Thursday, April 30, 2009
Oops! I Scared my Parrot!
I made a boo boo today. Delbert my yellow naped Amazon parrot is flighted. He loves to get up to top speed first thing in the AM and cruise around the house. He has a few favorite landing spots, one of which is on top of the microwave. Well for some god awful reason I felt compelled to do a little house cleaning the other day. (Trust me, it was purely a strategic move to avoid a big ol’ pile of work waiting for me on my desk. When the stack gets to overwhelming, I turn into little miss clean freak.)
In my cleaning frenzy I thought “Boy it must be slippery when Delbert lands here.” Of course I had no evidence to support that thought. However I still decided I should place a nice non slick substrate on the microwave. My material of choice was a piece of a purple yoga mat.
Having forgotten about it the next day, I let Delbert out as usual for some zoom, zoom, zooming around the house. Full steam ahead he rocketed for the top of the microwave. If he had the words to express his thoughts, I do believe he would have said “Holy you know what!”
His confident expression turned to eyes wide open followed by some strategic aerial maneuvers to get the heck outta Dodge as they say. Guess who spent the rest of the morning retraining Delbert to step onto the microwave?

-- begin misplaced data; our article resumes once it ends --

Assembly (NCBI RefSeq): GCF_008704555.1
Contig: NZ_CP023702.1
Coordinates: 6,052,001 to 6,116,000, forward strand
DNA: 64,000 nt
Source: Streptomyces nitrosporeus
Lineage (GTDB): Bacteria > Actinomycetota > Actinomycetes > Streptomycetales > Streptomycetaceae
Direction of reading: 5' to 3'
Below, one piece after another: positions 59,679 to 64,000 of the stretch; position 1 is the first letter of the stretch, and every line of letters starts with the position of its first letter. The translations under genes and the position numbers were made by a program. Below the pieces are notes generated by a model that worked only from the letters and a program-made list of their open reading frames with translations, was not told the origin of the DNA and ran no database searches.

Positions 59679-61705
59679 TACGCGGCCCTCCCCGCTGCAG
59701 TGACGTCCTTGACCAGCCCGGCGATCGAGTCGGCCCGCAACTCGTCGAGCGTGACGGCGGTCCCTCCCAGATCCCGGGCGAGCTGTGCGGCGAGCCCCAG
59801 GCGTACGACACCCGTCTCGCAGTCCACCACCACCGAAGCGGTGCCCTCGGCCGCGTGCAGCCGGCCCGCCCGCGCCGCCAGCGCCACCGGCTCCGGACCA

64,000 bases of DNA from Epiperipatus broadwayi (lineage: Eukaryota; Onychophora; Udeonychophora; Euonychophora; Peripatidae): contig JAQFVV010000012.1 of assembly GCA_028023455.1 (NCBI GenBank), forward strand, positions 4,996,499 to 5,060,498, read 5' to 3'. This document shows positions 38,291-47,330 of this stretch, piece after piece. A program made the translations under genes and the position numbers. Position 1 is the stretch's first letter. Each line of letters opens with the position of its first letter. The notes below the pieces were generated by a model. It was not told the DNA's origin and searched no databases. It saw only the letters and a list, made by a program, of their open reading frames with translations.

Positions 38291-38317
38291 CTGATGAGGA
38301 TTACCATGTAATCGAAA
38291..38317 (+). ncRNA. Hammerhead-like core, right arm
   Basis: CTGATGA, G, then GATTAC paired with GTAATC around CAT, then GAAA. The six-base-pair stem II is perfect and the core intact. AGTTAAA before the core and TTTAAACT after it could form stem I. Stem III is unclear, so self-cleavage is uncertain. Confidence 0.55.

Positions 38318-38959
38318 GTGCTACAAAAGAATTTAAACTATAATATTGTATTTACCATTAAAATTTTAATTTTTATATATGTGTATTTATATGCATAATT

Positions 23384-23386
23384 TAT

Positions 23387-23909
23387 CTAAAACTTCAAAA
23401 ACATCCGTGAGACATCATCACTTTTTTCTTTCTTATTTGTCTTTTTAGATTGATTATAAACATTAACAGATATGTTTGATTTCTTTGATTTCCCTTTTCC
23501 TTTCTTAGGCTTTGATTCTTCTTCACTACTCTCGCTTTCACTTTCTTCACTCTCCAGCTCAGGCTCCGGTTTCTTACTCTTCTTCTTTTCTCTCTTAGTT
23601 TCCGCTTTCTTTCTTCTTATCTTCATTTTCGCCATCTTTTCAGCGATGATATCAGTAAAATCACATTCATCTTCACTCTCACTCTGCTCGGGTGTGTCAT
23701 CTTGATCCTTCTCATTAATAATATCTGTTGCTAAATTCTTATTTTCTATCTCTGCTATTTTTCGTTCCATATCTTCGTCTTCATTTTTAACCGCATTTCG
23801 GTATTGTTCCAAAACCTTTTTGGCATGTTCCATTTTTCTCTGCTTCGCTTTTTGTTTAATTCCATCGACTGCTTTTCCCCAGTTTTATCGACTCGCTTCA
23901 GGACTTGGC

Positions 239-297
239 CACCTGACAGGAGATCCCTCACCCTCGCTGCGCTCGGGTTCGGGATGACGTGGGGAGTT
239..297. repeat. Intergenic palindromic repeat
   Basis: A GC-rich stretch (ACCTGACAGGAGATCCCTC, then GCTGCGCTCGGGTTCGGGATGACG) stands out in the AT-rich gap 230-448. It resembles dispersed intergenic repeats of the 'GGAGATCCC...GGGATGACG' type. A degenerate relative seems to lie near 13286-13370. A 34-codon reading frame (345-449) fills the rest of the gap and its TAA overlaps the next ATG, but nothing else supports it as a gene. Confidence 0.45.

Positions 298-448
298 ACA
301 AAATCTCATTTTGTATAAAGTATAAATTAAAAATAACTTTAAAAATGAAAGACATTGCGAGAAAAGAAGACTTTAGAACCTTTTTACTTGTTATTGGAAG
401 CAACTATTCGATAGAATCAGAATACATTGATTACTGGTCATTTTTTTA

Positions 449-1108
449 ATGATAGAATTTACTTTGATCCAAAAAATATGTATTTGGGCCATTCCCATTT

Sometimes we take for granted that a bird should do something we request, like stepping onto an unfamiliar or changed perch. There are many times I have watched someone quickly bring a parrot up to a perch, only to watch that bird lean far away to avoid it. In many cases people start wriggling their wrist and force the bird onto the perch. This often leads to a bird who leaps off of the perch once on it or shows body language that indicates he can’t wait to leave.
I much prefer a parrot who eagerly steps onto a perch. To get this kind of response, I pay attention to my bird’s body language. I try to make sure the bird is as comfortable as possible. I will offer treats as we approach the perch. If the bird ever shows the slightest fear response, I stop moving towards the perch. In essence I break even this behavior into small approximations. Over time the birds learns stepping onto a new perch means lots of treats.
At a recent parrot behavior and training workshop I taught, I went through this process with two parrots. I wanted a hyacinth macaw to step onto a table. It took me about 10 minutes of tiny of approximations to finally get her to step onto the table. During the process I had to stand in some weird positions so that she was comfortable. But she did it! A little poicephalus parrot also went through these steps. In just a matter of seconds she learned to step onto the table as well. I then went on to work with her on getting comfortable with a towel. You can see pictures from this event on my twitter page .
Slowing down and taking a few extra moments can make a world of difference to a parrot, especially when your parrot is afraid of something new. So even though I created a little set back for Delbert. We were able to get past it with a just few minutes of training.
Copyright 2009 Good Bird Inc